Three children equals three different recipes

by Cathryn Sim-Chew
When I first heard the phrase, “Don’t stress me, Mummy!”, from the mouth of my nine-year-old daughter, I was blown away.

I had been trying to guide her with her studies for less than half an hour, and she already felt that I was stressing her? There and then, I realised how the word “stress” is really quite a relative term.

My husband and I are among those rare parents who believe that our children should not be given tuition so long as they are coping well with their studies. Just as the saying goes, “different folks, different strokes” (or the Chinese equivalent, “one type of rice nurtures different types of people”), so are my three children’s responses to studying also radically different.

My 13-year-old daughter is now studying in an elite school (having received zero tuition for her PSLE last year) and she is so self-motivated that she does not need any tuition. But in recent months, she asked for help in her weaker subjects, so we got her a tutor once a week, 90 minutes per session. She is happy with this arrangement.

My 11-year-old old son is different – he is very much externally motivated. If I dangle a carrot like the latest iPhone 4S in front of him, he instantly becomes the class genius.

My nine-year-old daughter is just unmotivated. No matter how many times I speak to her about her results, nothing seems to sink in. Once she brought back an examination paper with a score that, to most parents, would have seemed disastrous: 51.5 marks. When I calmly asked why she got such low marks, she responded that it was actually a very good result since she had improved by one mark (she scored 50.5 on her last test)! I was at a loss for words because technically, of course, she was correct.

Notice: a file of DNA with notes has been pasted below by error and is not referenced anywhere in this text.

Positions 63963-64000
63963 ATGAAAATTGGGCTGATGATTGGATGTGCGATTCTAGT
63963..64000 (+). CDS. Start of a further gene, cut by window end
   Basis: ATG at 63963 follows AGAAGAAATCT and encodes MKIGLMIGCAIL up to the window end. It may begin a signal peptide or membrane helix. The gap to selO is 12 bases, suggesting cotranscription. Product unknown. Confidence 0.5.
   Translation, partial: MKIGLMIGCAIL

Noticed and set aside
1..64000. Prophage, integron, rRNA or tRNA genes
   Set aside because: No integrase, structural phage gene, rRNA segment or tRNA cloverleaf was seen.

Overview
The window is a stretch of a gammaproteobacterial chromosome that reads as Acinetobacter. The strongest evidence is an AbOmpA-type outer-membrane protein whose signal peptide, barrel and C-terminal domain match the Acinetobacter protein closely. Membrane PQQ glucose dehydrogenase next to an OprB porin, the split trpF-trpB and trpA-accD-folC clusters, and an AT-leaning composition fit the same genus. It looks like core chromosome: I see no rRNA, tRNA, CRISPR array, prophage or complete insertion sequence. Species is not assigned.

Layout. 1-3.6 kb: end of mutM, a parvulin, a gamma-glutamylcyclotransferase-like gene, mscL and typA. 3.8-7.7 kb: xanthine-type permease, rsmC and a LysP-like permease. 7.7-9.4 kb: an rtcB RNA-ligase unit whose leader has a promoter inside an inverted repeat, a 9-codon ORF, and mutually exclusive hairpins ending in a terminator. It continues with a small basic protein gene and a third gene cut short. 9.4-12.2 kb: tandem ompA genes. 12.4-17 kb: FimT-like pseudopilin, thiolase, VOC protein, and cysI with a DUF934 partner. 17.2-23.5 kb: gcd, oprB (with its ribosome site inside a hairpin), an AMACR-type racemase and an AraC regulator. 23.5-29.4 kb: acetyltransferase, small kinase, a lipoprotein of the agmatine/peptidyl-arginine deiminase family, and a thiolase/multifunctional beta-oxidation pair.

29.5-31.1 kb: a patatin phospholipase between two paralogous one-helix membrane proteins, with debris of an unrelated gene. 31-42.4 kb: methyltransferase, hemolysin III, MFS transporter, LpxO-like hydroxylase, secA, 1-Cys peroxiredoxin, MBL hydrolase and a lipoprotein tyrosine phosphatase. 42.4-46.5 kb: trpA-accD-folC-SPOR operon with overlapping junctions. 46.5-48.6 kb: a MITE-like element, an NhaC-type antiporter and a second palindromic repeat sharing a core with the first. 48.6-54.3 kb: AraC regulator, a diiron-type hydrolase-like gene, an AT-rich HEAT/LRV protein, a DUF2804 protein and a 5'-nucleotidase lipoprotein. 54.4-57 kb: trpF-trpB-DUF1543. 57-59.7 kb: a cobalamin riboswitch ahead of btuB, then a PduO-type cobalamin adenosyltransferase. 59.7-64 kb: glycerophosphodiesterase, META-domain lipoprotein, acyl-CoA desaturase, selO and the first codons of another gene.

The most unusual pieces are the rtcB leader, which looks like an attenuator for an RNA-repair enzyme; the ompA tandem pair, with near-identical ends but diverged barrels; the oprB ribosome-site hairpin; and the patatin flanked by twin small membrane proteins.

As the primary school exams loom closer, I am probably the most relaxed mother in Singapore. Showing pure resourcefulness, the man in my life has delegated our 13-year-old to coach our nine-year-old. Of course, at a literal price – with the reward amount tied to marks (what we call the Education KPI). So, for example, if she manages to push her younger sister’s results up from a band 3 to band 2, she will be compensated $X. If it goes from band 3 to band 1, she will get $2X.

As for the nine-year-old, who loves her sweet treats, I have booked an ice-cream-making session for her a week after the exams. I told her that all she needs to do, is to do what her older sister says.

Whether my parenting style is right or wrong is not for anyone to judge. The bottom line is: Does the action spur the child to do his or her schoolwork willingly and, hopefully, cheerfully?

Parenting today is more than just an art or a science. It also has to be performed with creativity, humour and understanding of your child’s motivation.

Most important of all is the relationship we build with our children. We need to drive this message through loud and clear: That we love our children unconditionally (simply because they are our children) regardless of their academic results.

We are our children’s stewards. In this season of their life, studies are their main responsibility, but we must allow them to enjoy their ride through childhood too. That way, we will also enjoy the journey of parenthood.

– Today Online – 
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Cathryn Sim-Chew is a working mother of three children, aged 13, 11 and nine.